• @SørenLøvborg: You can restart the core services that needs continuous production while doing the full procedure. There are many configurations where you can't put LiveCD (VPS instances, dedicated servers... ) or circumstances where you want to avoid any reboots for specific reasons. The original question's title mentions "resizing", which attracts people looking for shrinking partitions online. **No other solution allows shrinking ext4 online.**This solution is risky, complex, but the most powerful of all and it fills the shortcomings of the others. – vaab Mar 9 '16 at 5:41
  • Please do not post answers depending on external links. Put the relevant part into your answer or post the link as a comment to the question. See How to Answer for details. – Melebius Oct 12 '18 at 11:44
  • 5

    Just finished resizing an ext4 root partition on a live system while the root was mount.

    [root@habib i686]# resize2fs /dev/vg_habib/lv_root
    resize2fs 1.42 (29-Nov-2011)
    Filesystem at /dev/vg_habib/lv_root is mounted on /; on-line resizing required
    old_desc_blocks = 4, new_desc_blocks = 10
    Performing an on-line resize of /dev/vg_habib/lv_root to 38427648 (4k) blocks.
    The filesystem on /dev/vg_habib/lv_root is now 38427648 blocks long.
    [root@habib i686]# 
    answered Dec 4 '12 at 22:40
    I booted my system with Ubuntu 12.04 Live CD and i resized ext4 partition with GParted. Worked good for me. Anyway, before this operation I backed up all my important data. – StandDuPp May 28 '13 at 20:16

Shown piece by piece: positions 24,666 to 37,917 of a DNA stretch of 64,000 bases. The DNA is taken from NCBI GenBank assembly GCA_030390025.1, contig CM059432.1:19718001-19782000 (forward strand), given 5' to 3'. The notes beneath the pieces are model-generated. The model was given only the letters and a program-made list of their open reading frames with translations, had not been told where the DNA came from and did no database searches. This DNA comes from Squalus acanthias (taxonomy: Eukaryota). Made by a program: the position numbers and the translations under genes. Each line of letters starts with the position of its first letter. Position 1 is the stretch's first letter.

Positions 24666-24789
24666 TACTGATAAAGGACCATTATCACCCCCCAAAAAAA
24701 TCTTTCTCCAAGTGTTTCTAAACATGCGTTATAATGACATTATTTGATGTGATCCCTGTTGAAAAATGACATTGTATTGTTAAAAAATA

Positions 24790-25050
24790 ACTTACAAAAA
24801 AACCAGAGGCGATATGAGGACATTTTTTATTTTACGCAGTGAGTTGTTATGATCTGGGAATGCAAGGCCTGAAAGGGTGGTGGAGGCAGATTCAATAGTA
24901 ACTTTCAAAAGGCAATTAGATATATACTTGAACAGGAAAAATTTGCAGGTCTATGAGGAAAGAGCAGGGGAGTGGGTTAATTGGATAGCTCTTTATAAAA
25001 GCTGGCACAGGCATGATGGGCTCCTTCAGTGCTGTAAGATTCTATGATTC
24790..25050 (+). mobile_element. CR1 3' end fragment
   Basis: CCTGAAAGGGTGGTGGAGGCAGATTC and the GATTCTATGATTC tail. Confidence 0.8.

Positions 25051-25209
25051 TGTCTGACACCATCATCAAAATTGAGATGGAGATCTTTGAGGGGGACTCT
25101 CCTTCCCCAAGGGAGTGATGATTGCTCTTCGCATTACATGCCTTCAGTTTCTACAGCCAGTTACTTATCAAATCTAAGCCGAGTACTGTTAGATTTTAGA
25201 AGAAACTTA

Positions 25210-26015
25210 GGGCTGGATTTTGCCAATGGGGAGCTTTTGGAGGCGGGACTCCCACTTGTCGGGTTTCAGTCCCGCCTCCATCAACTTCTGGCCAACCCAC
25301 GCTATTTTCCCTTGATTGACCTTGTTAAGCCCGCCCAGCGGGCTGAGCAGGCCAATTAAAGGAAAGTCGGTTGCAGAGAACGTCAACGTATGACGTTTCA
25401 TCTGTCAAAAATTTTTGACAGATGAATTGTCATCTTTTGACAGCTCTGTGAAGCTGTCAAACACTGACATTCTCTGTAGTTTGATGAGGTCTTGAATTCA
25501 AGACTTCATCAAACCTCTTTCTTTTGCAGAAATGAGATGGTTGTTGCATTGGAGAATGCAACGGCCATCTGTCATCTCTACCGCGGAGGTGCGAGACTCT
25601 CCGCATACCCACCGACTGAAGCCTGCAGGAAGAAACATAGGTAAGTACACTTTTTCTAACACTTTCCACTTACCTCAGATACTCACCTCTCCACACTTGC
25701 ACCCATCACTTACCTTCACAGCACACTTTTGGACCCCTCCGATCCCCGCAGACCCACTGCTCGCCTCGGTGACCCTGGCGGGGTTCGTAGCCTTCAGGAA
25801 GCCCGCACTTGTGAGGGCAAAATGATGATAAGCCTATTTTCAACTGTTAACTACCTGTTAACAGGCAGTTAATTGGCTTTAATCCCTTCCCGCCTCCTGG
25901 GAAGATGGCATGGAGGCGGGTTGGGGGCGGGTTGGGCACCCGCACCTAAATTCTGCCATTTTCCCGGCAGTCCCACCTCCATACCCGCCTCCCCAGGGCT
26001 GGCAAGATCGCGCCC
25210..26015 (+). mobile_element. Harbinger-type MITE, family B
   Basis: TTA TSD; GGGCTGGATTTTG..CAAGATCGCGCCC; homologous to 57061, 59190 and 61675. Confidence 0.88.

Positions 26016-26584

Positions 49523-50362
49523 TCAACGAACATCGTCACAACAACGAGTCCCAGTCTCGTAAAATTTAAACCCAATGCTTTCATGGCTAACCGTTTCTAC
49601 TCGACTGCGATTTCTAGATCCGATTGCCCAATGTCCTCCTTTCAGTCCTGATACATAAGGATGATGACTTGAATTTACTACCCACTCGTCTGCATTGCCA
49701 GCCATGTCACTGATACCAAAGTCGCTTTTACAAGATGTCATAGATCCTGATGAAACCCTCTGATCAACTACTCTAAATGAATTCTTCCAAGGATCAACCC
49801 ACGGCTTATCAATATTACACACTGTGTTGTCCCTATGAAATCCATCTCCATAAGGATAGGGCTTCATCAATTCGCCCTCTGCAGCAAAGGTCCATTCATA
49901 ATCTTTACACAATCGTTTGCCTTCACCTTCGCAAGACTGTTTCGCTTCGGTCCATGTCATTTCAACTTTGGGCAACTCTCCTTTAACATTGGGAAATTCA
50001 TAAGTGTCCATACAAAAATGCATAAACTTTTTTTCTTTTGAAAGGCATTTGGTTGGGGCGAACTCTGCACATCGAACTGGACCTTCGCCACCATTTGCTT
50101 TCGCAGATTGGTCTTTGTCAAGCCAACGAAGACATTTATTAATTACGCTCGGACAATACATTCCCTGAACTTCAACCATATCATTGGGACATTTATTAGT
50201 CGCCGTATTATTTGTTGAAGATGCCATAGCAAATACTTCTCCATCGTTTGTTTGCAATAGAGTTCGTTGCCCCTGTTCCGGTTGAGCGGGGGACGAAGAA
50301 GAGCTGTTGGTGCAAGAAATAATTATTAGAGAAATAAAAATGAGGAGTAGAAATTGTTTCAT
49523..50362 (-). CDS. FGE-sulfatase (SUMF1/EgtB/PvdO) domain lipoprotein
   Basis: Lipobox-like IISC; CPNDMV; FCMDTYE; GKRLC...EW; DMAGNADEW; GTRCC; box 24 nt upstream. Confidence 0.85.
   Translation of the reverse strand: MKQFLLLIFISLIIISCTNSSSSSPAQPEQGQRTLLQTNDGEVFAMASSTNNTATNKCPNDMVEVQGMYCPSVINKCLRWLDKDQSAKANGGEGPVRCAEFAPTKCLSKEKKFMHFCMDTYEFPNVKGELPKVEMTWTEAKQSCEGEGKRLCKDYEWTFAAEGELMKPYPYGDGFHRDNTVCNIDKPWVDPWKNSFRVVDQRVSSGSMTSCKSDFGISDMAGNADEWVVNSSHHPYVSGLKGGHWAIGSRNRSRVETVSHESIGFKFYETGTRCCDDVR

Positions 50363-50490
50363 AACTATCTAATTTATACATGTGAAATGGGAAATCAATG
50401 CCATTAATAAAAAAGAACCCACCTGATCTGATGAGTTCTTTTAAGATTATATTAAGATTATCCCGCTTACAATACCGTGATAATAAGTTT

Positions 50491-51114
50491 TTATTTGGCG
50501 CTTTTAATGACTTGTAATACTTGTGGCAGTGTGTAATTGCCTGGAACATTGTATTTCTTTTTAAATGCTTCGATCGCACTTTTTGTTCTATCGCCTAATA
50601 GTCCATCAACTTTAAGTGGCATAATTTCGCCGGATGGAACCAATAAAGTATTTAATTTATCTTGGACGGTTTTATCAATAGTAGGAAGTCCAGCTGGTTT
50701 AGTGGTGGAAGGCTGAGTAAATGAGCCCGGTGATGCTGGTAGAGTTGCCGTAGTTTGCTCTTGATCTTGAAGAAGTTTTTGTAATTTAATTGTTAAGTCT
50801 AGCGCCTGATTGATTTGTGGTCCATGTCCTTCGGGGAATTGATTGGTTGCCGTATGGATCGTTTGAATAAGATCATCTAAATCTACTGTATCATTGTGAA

• i think, gparted needs partition unmounted. but i can be wrong. – Nick Jan 27 '16 at 18:02
  • The question is obviously about the partition they booted from, and booting a live CD requires restarting the machine. -1 – wjandrea May 21 '17 at 2:28
  • 114

    It is possible to do a on-line resize of a ext4 filesystem, even if it's your root partition. Use the resize2fs command.

    sudo resize2fs /dev/sda1

    EDIT: On-line shrinking is not allowed:

    root@brunojcm-htpc:/home# resize2fs /dev/sda5 2654693
    resize2fs 1.42 (29-Nov-2011)
    Filesystem at /dev/sda5 is mounted on /; on-line resizing required
    resize2fs: On-line shrinking not supported
    From man resize2fs: The resize2fs program does not manipulate the size of partitions. If you wish to enlarge a filesystem, you must make sure you can expand the size of the underlying partition first. This can be done using fdisk(8) by deleting the partition and recreating it with a larger size or using lvextend(8),if you're using the logical volume manager lvm(8). This question is about resizing the partition, not the filesystem. The distinction is subtle but very important. – Eliah Kagan Jun 3 '12 at 7:07
  • You can use fdisk to delete the root partion and then recreate it at the same starting block. fdisk will write out the change, but it won't take effect till after a reboot. after the reboot you can use the resize2fs program to send the disk to fill the partion. – James Becwar Jun 14 '12 at 15:15
  • I have just resized an ext4 root partition online. Therefore I can confirm it's possible. But instead of passing /dev/sda* as parameter to resize2fs, you need to pass the logical volume name. – CDR Dec 4 '12 at 22:37
  • I find the first paragraph of the resize2fs manpage most interesting for the initial question: The resize2fs program will resize ext2, ext3, or ext4 file systems. It can be used to enlarge or shrink an unmounted file system located on device. If the filesystem is mounted, it can be used to expand the size of the mounted filesystem, assuming the kernel supports on-line resizing. (As of this writing, the Linux 2.6 kernel supports on-line resize for filesystems mounted using ext3 and ext4.). – mo' Dec 23 '12 at 14:33
  • Please don't muck with fdisk when growpart will do this very easily for you. – STRML Sep 16 '17 at 13:45